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What Is Cider?

We’ve been drinking a lot of cider recently in the name of research. Yes, research. On a mission to find out a lot more about cider and its history. Yes, we’re totally nerdy. 

So, first things first, cider is made from the fermented juice of cider apples. The process turns out to be very similar to winemaking – just with apples instead of grapes. Both of these fruits happen to be perfect for creating structured fermented beverages as they share three important characteristics: 

  1. Acidity: a sharp, sour flavor like lemon.
  2. Tannins: a bitterness or astringency, which comes from the fruit’s stems, seeds and skin. You can detect tannins when you drink cider or wine and there is a drying sensation in your cheeks. (No, that’s not your sunburn.)
  3. Sweetness: from the fruits’ natural sugars, which are converted to alcohol.

Unlike wine grapes, single cider varietals typically don’t contain all three of these properties, so to create a complex, balanced bottle it’s often necessary to blend several types of apples. And cider apples are quite different from ones you find at your greenmarket or grocery store. They are bitter and astringent – ever bite into a crab apple?

Here’s how it works: In the fall, apples are harvested and the juice is pressed, then fermented with yeast, which can take days or months depending on climate and the maker. Once the fermentation is done, it’s time to bottle and enjoy! Some makers go a step further and age the cider in wooden casks or barrels for additional depth of flavor.

A little history:

Did you know cider was the most popular drink for early Americans? Back in the 17th century (when’s the last time we wrote that!), English settlers brought along apple seeds and planted them throughout New England. Bitter, sour apples quickly flourished and making cider became a thing. Since water was a bit unsafe back then, cider was actually drunk for hydration. (Doesn’t sound so bad does it.) Then German beer showed up in the 19th century, and, of course, Prohibition in the 1920s – all of this led to the decline of cider and the loss of many of the apple varietals that go along with it.

Thankfully, with the huge growing interest in small-batch food and drink in recent years, we’ve been experiencing a cider resurgence here in the U.S. Makers like Shacksbury and Aaron Burr are working to bring back the lost varietals and traditional ciders. In our recent interview with David Dolginow of Shacksbury, we learned all about their ‘Lost Apple Project’, launched in 2013.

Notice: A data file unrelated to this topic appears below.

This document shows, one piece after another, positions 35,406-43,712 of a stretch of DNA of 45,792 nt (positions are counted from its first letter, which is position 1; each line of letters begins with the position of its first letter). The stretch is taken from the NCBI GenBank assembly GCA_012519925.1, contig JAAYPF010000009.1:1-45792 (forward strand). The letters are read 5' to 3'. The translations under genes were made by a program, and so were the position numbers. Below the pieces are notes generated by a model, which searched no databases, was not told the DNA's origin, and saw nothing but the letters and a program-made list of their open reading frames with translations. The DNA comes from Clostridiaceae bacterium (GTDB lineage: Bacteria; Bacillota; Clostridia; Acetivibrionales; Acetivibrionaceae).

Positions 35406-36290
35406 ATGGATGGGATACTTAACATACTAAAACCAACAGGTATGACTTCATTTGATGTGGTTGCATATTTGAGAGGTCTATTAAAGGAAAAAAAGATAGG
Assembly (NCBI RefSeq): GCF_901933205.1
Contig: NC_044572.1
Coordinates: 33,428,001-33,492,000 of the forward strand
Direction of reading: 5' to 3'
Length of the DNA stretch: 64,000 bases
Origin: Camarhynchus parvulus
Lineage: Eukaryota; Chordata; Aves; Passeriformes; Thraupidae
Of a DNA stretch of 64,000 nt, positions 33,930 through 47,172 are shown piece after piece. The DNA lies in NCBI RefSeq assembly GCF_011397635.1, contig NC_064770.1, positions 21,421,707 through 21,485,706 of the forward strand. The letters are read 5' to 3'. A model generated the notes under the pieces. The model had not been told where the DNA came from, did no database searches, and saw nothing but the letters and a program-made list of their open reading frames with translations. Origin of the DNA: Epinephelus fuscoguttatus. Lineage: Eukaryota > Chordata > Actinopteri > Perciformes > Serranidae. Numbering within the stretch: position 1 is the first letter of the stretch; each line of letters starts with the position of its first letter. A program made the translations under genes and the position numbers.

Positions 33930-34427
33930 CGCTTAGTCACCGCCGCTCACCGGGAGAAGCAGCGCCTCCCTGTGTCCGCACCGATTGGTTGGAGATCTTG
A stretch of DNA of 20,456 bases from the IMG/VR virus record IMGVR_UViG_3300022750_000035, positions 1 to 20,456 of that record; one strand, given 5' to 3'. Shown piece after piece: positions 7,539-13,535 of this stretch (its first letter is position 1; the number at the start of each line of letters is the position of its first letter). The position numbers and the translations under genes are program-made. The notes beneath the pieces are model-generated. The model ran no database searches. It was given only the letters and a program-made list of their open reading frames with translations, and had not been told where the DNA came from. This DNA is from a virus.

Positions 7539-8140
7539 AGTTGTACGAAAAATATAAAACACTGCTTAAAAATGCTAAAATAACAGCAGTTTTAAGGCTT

Enjoyment:

To experience what really makes cider great, drink it from a wine glass, and note the appearance and profound aromas. Cider pairs well with food because it’s low in alcohol and has balanced complexity, so it’s a really year-round beverage. To uphold tradition, this fall we’ve been guzzling it down like water!

Here’s what we’ve been opening lately:

Hoboken Station Cider: A light, fizzy and refreshing cider composed of a variety of different bittersweet apples. Its complexity reminds us of some of our favorite wines. A perfect match to your Thanksgiving turkey (especially one that’s roasted with fresh herbs like rosemary and thyme!).

Dry Vermont Cider Pét Nat: A soft, easy-to-drink cider made in the tillant Naturel style (or “Pét-Nat” for short) meaning that the fermentation finishes in the bottle. Try this beauty with Old Chatham’s Ewe’s Blue Cheese!

Gold Label Cider: It’s made in the traditional French méthode champenoise, which gives it a true Champagne style. It’s semi-sweet and light with a biscuity flavor. Enjoy solo or with Vermont Creamery Goat Cheese.

Time to start in-cider trading: Browse our entire collection of delicious ciders!

P.S. If it’s possible to have a crush on a book, we have one on Cider Made Simple: All About Your New Favorite Drink by Jeff Alworth. See? Told you we were nerds.

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